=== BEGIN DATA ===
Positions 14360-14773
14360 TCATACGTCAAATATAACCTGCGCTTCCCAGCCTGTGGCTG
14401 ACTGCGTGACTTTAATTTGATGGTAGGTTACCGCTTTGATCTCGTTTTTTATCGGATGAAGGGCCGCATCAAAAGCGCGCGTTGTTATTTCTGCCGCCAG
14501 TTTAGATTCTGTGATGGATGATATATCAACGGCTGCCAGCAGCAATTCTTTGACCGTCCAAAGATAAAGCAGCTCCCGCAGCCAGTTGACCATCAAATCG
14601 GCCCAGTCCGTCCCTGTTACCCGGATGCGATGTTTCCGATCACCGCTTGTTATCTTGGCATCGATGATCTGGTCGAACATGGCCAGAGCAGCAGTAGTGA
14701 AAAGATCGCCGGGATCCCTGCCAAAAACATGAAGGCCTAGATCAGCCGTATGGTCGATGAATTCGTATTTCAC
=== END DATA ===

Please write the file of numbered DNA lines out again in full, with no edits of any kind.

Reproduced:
Positions 14360-14773
14360 TCATACGTCAAATATAACCTGCGCTTCCCAGCCTGTGGCTG
14401 ACTGCGTGACTTTAATTTGATGGTAGGTTACCGCTTTGATCTCGTTTTTTATCGGATGAAGGGCCGCATCAAAAGCGCGCGTTGTTATTTCTGCCGCCAG
14501 TTTAGATTCTGTGATGGATGATATATCAACGGCTGCCAGCAGCAATTCTTTGACCGTCCAAAGATAAAGCAGCTCCCGCAGCCAGTTGACCATCAAATCG
14601 GCCCAGTCCGTCCCTGTTACCCGGATGCGATGTTTCCGATCACCGCTTGTTATCTTGGCATCGATGATCTGGTCGAACATGGCCAGAGCAGCAGTAGTGA
14701 AAAGATCGCCGGGATCCCTGCCAAAAACATGAAGGCCTAGATCAGCCGTATGGTCGATGAATTCGTATTTCAC